The European Central Bank revealed Wednesday that it intends to develop a new instrument to combat the possibility of eurozone fragmentation, in an effort to allay fears of a new debt crisis.
The decision follows the central bank’s surprise emergency meeting to address increased borrowing costs for numerous European countries.
“Since the gradual process of policy normalization was initiated in December 2021, the Governing Council has pledged to act against resurgent fragmentation risks,” the ECB said in a statement.
“The pandemic has left lasting vulnerabilities in the euro area economy which are indeed contributing to the uneven transmission of the normalization of our monetary policy across jurisdictions,” it added.
The remarks are in response to the recent increase in bond yields over the last week or two. Following a regular policy meeting last week, the ECB foreshadowed more aggressive policy tightening but failed to deliver any new measures to assist the bloc’s highly indebted nations.
This caused considerable concern among money managers about financial fragmentation, which resulted in an increase in bond yields.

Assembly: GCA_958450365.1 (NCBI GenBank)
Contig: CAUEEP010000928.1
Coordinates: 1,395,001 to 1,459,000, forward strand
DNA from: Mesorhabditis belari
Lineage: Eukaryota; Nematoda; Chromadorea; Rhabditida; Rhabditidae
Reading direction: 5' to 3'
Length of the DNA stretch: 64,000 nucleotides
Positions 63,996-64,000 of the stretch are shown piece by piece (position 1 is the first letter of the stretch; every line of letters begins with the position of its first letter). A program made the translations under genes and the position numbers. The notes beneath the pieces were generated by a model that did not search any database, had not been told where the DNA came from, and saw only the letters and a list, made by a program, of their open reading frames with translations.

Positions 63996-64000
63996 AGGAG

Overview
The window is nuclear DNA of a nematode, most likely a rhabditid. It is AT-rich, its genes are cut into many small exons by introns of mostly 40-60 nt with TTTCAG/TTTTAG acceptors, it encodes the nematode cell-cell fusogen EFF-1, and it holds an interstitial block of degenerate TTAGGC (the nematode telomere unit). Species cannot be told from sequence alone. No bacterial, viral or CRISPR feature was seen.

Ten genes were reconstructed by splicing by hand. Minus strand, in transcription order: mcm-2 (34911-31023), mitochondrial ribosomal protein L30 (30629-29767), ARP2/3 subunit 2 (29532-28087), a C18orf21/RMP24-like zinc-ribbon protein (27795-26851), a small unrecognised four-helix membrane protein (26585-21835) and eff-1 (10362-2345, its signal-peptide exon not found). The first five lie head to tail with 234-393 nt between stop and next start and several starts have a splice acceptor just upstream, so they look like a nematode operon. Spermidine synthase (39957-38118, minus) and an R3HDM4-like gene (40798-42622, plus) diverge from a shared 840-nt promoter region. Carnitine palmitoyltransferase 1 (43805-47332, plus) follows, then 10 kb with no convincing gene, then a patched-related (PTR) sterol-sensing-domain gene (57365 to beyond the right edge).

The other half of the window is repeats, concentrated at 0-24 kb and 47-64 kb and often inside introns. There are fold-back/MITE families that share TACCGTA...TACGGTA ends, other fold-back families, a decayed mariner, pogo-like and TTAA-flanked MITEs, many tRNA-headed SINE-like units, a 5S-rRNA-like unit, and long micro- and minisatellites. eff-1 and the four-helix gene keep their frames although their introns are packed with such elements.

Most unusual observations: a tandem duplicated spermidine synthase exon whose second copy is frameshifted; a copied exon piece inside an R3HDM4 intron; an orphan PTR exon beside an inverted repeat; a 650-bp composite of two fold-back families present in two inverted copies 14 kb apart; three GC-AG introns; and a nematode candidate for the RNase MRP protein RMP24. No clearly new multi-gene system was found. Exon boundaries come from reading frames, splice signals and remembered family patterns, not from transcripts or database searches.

Italy’s 10-year bond yield surpassed 4% earlier this week, with one analyst warning that such levels “may eventually turn into a nightmare” for the south European country.
To address these concerns, the ECB announced on Wednesday that it will reinvest redemptions from its emergency bond purchasing programme, known as PEPP, in a flexible manner and will direct its team to “accelerate the completion of the design of a new anti-fragmentation instrument.”
“Our commitment to the euro is our anti-fragmentation tool. This commitment has no limits. And our track record of stepping in when needed backs up this commitment,” Isabel Schnabel, a member of the ECB’s executive board, said in Paris, France on Tuesday.
Bond rates in the eurozone dipped on Wednesday morning following the unexpected announcement of an emergency meeting.
Meanwhile, the euro rose against the US dollar on predictions that the ECB will implement measures to prevent fragmentation.
(Adapted from CNBC.com)
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